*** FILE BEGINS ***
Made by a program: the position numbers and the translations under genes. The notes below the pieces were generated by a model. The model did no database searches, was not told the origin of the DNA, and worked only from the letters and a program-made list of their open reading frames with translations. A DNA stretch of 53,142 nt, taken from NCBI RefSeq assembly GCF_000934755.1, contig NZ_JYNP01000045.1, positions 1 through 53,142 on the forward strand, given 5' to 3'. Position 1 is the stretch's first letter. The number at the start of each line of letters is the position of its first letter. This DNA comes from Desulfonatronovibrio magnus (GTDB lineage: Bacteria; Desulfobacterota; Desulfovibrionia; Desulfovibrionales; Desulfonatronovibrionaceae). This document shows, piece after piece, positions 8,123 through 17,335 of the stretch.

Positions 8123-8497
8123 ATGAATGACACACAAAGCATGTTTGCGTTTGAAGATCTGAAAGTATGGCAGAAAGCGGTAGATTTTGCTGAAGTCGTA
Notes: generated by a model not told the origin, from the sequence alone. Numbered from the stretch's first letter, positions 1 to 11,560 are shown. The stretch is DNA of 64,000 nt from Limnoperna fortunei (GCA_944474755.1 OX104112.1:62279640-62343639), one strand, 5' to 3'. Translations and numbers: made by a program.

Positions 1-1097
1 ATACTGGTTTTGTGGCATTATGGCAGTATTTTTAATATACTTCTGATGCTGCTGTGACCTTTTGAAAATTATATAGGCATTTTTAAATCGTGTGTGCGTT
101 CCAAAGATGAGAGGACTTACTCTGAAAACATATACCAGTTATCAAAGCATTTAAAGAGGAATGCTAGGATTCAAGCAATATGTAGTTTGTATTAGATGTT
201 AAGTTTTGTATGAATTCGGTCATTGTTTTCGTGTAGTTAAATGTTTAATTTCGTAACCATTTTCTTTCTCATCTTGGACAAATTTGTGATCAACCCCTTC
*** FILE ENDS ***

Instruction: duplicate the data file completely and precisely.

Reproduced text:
Made by a program: the position numbers and the translations under genes. The notes below the pieces were generated by a model. The model did no database searches, was not told the origin of the DNA, and worked only from the letters and a program-made list of their open reading frames with translations. A DNA stretch of 53,142 nt, taken from NCBI RefSeq assembly GCF_000934755.1, contig NZ_JYNP01000045.1, positions 1 through 53,142 on the forward strand, given 5' to 3'. Position 1 is the stretch's first letter. The number at the start of each line of letters is the position of its first letter. This DNA comes from Desulfonatronovibrio magnus (GTDB lineage: Bacteria; Desulfobacterota; Desulfovibrionia; Desulfovibrionales; Desulfonatronovibrionaceae). This document shows, piece after piece, positions 8,123 through 17,335 of the stretch.

Positions 8123-8497
8123 ATGAATGACACACAAAGCATGTTTGCGTTTGAAGATCTGAAAGTATGGCAGAAAGCGGTAGATTTTGCTGAAGTCGTA
Notes: generated by a model not told the origin, from the sequence alone. Numbered from the stretch's first letter, positions 1 to 11,560 are shown. The stretch is DNA of 64,000 nt from Limnoperna fortunei (GCA_944474755.1 OX104112.1:62279640-62343639), one strand, 5' to 3'. Translations and numbers: made by a program.

Positions 1-1097
1 ATACTGGTTTTGTGGCATTATGGCAGTATTTTTAATATACTTCTGATGCTGCTGTGACCTTTTGAAAATTATATAGGCATTTTTAAATCGTGTGTGCGTT
101 CCAAAGATGAGAGGACTTACTCTGAAAACATATACCAGTTATCAAAGCATTTAAAGAGGAATGCTAGGATTCAAGCAATATGTAGTTTGTATTAGATGTT
201 AAGTTTTGTATGAATTCGGTCATTGTTTTCGTGTAGTTAAATGTTTAATTTCGTAACCATTTTCTTTCTCATCTTGGACAAATTTGTGATCAACCCCTTC